How to Create 3D Interactions for VR
Now that you’ve downloaded Interhaptics and follow all the instructions (if you didn’t, click here), you’re ready to extend your reality. In this blog post, we will analyze how Interhaptics manages the implementation of 3D interactions for VR /AR to optimize the user experience.
3D and Hand interaction for VR and AR are usually inspired by reality. We see a button in VR, and we know immediately that we must push it.
Similarly, when we see a virtual object representing a real one, we respond with an interaction that we are familiar with. We see a ball, we reach out and grab it.
If we look a little more in detail of this interaction we have:
- Reach out and grab a ball
- Displace it
- Release it
From this segmentation, we can generalize. We can represent 3D interactions in mainly three components:
- The starting condition (grab)
- The spatial transformation (displace)
- The ending conditions (release)
This seems obvious! Why bother to define and segment a simple concept?
This framework is useful when we approach more complex interactions, with programmable ending or starting conditions to meet a user experience objective.
In our website, we provide multiple ready to use demos to explain this concept. In a professional training scenario, we want a user to wield a key in order to turn a bolt exactly 750 degrees and release the hand at the end of the interaction.
If we segment this interaction with the previous framework we have:
- Starting condition: Grab
- Transformation: 750 degrees rotation on the bolt axis
- Ending Condition: Reach the final position
This interaction is a little more complex than the previous one, but the segmentation into the 3 main blocks allows to visualize it as simply as a logical consecution. We call these items “interaction primitives”. An interaction primitive is defined by a starting, a transformation, and an ending condition.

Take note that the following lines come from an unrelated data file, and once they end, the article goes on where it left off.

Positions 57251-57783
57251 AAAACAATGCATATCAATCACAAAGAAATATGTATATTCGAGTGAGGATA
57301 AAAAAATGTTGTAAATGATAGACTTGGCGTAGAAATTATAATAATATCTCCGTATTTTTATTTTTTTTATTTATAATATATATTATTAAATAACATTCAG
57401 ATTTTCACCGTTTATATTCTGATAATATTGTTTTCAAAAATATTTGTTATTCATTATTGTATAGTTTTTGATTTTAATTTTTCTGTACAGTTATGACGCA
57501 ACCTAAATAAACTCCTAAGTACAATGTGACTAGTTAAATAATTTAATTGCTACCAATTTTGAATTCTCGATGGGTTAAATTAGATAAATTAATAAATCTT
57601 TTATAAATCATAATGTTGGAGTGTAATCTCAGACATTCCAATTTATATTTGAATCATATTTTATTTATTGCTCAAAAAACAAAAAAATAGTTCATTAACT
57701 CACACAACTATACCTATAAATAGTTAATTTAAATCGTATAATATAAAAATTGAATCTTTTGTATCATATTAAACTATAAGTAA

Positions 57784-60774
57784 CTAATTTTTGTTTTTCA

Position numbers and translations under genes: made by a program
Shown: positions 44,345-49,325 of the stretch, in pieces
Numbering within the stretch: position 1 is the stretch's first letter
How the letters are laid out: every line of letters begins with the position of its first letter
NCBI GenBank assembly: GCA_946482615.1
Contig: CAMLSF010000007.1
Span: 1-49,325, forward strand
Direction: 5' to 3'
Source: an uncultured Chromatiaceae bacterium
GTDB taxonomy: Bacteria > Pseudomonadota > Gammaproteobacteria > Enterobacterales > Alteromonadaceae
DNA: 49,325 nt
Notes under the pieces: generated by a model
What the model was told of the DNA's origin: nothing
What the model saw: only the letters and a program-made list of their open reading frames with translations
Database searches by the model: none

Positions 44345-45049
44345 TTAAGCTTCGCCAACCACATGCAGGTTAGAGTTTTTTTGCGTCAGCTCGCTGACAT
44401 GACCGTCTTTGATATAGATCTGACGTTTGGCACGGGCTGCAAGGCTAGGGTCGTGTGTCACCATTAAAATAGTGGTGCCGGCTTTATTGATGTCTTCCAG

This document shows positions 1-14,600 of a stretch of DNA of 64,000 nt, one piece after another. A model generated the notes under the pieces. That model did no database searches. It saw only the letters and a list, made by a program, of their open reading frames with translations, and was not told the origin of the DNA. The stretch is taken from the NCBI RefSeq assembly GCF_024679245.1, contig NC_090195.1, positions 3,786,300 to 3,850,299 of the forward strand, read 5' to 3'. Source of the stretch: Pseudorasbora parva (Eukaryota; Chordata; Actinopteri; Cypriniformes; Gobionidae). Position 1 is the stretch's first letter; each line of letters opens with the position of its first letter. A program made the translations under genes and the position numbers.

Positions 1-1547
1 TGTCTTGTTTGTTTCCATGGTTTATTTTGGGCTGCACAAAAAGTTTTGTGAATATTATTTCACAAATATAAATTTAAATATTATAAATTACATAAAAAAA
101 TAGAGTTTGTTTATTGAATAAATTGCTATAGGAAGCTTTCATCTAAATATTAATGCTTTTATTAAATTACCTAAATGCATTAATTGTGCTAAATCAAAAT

If you think about your smartphone, you are already using these interaction primitives every day. The drag and drop on the screen of your smartphone have a starting condition (tap), transformation (drag), and ending condition (reach the target or lift the finger from the screen). Apple was and still is one of the best companies optimizing interaction primitives. With this method, the transformation doesn’t need to follow exactly the movement of the finger, and it allows to simply add inertial effects to the graphical outcome.
One of the fascinating outcomes of this method is that we can represent a unique interaction as a single block and a set of interaction as a block scheme.
What makes interaction primitives interesting
When you are creating interactive scenarios with several interactions in sequence, you need to quickly execute and implement a set of interactions. You need the consistency and the ability to modify on the go the parameters of your interactive content. Each interaction primitive provides an ending information once completed, allowing to trigger animation/actions or enable further interactions to create user scenarios.
Interhaptics developed a large set of interaction primitives that you can apply with just a few clicks inside your 3D engine making your scenario interactive. These interaction primitives can be also applied via an API and be implemented in a developed product to easily implement interactive content. You can find some at this video
A bonus of these interaction primitives is that during the transformation phase you can load haptics material and enrich your interactions with tailored haptic feedback. This is just a few clicks away.
Interaction primitives are the best scriptwriters for modeling your interactive content into your XR environment. Check out our demo video now to show you the full potential of interactions.
Check out all our articles here to read about how haptics keep you immersed into your VR experiences. Extend your reality now by downloading Interhaptics and design, develop and deploy your own interactions.